The Butchart Gardens – gardens in a quarry – Part 1
Former quarries can offer many possibilities for use. The beautiful Butchart Gardens are one of the examples. They are in Canada, British Columbia, Vancouver Island, near the city of Victoria.
The history of creation of this flower paradise is very interesting. These firs-class gardens were founded on the site of a former cement plant near a limestone quarry. The quarry was founded in 1904 and belonged to the Butchart family (Robert Pim Butchart and Jennie Foster Kennedy) that moved to Canada from Scotland. The family started to make Portland cement from local quality limestone.
Missis Butchart did not like the view of bare quarry walls and she decided to revitalize it into the form of a garden. She began transferring tonnes and tonnes of local farm soil in order to build the first part of current gardens, the so-called Sunken Garden. It is the most know and the first of the Buchart Gardens that the visitor will visit. There is the mesmerizing Ross Fountain that was put there in 1964 by Ian Ross. The water gushes from it in various formations and frequencies in various hues of light that make it come to life.
The income from cement was used to finance this extraordinary work. In the end, only a high chimney was left after the Butchart cement plant. The plant stopped producing cement in 1916 but it continued its tiles and pots production till 1950.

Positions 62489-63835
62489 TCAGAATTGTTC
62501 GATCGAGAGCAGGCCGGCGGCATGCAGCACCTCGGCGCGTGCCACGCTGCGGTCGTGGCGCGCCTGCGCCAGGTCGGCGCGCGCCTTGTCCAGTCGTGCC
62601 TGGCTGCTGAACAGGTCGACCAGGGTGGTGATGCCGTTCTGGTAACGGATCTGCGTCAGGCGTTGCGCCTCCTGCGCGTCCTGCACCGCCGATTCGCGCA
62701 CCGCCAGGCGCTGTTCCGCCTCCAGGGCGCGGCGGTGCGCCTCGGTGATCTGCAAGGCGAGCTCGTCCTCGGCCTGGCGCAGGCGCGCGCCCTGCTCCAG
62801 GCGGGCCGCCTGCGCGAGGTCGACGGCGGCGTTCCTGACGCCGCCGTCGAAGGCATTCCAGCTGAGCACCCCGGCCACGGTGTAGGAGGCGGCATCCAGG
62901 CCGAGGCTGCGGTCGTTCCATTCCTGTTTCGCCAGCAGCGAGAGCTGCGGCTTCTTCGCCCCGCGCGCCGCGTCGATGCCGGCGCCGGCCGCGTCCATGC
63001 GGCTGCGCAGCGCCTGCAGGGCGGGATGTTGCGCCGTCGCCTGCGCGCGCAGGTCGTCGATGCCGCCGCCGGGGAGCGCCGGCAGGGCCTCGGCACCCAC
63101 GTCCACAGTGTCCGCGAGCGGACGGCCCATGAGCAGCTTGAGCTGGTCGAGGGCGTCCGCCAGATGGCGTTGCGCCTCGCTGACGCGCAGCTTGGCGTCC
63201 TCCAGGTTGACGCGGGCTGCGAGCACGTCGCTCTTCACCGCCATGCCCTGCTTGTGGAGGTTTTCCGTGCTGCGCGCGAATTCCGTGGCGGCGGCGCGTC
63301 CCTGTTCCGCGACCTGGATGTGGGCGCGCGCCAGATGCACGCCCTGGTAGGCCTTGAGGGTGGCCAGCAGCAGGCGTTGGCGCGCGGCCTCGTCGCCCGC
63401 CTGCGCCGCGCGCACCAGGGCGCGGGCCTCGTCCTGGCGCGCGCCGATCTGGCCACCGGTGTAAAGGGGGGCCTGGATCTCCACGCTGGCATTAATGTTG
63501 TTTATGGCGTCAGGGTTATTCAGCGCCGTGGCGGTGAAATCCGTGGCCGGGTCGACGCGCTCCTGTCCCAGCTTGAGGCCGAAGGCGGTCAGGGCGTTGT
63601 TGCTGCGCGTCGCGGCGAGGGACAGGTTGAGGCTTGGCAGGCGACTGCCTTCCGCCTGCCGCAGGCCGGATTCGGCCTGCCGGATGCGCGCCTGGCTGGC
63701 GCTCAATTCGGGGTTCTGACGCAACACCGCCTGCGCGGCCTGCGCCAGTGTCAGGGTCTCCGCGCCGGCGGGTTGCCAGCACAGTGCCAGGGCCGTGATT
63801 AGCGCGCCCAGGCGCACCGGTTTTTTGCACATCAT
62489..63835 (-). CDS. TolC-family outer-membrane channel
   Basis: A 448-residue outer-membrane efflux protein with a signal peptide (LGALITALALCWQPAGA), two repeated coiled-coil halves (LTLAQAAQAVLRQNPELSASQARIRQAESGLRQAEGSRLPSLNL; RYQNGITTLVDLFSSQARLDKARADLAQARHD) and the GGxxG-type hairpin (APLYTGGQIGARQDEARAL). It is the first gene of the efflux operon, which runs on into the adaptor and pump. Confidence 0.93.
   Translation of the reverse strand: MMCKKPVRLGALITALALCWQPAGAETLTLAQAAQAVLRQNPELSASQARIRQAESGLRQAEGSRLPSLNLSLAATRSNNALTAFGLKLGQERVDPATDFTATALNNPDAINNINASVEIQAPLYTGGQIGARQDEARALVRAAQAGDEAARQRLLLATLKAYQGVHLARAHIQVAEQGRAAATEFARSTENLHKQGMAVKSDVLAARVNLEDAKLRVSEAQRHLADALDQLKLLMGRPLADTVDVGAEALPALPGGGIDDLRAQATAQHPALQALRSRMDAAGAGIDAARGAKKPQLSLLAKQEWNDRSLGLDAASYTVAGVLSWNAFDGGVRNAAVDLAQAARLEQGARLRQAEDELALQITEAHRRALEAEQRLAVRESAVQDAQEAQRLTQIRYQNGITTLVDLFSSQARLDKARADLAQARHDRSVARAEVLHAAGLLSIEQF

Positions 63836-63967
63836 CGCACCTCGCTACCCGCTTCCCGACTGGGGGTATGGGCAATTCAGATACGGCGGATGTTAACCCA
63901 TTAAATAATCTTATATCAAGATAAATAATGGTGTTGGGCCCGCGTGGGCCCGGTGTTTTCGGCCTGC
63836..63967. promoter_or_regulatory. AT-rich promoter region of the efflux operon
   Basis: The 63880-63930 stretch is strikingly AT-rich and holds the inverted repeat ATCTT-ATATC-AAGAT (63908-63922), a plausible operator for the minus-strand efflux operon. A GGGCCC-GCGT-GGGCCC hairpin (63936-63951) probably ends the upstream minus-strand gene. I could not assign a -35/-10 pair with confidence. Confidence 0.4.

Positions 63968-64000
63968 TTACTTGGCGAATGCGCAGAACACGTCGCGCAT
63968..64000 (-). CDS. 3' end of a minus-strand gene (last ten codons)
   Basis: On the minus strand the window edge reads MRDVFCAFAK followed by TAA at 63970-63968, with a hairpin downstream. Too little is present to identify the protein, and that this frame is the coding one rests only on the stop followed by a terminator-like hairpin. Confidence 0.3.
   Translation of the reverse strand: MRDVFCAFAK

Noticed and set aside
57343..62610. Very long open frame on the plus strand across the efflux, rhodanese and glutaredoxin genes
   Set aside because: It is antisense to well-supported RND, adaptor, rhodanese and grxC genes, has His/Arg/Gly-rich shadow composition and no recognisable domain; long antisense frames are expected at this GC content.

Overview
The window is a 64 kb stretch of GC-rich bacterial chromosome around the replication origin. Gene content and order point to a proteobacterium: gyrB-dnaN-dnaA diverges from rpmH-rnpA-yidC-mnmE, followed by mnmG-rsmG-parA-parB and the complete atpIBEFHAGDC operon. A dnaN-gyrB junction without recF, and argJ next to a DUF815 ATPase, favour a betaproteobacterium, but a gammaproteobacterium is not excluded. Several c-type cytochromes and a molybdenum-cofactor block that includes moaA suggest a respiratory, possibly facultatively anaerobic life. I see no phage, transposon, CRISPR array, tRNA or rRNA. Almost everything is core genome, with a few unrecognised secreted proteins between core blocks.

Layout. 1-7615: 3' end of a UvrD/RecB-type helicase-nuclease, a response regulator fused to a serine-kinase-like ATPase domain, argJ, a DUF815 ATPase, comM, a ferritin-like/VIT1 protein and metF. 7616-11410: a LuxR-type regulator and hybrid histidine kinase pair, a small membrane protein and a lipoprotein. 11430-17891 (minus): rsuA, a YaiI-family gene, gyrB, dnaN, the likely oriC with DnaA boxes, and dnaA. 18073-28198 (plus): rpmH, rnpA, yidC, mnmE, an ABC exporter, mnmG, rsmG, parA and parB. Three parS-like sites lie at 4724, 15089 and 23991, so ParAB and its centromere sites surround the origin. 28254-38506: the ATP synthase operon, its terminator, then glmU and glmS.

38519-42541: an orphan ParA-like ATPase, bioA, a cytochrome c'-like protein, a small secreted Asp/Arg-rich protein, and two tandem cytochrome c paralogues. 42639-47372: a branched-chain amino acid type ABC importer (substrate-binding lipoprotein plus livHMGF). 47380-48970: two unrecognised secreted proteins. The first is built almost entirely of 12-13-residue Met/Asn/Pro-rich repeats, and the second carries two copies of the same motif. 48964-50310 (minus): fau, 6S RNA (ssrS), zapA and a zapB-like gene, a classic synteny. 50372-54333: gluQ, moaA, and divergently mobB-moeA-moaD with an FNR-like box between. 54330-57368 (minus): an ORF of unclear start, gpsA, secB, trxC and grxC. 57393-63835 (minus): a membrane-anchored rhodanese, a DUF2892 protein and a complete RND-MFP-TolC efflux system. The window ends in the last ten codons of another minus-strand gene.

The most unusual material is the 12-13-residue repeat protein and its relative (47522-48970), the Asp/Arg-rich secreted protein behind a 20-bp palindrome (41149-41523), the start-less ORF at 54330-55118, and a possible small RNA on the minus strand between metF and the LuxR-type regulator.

When the deposits of limestone were exhausted in 1916, the ugly scars left after the quarry became an interesting place for the creation of other gardens. In 1929, Jennie Butchart continued the creation of other parts of the gardens, for example the Rose Garden, whose original purpose was utility vegetable production. Today there is an exhibition of roses. The Italian garden, originally a tennis court, which is today an exhibition of garden architecture. A beautiful view of the Butchart Bay can be seen from the Japanese Garden.
Master Butchart was very proud of the extraordinary work of his wife and as her fan, he collected ornamental birds from all across the world. The ducks were set loose on the Star Pond, peacocks on the front lawn. Pigeons were trained at the site of today’s Begonia Bower, he also built several birdhouses all around the gardens.
The fame of Mrs Butchart’s gardening quickly spread. Since 1920, more than fifty thousand visitors came every year to visit her masterpiece.
Source: Lomy a těžba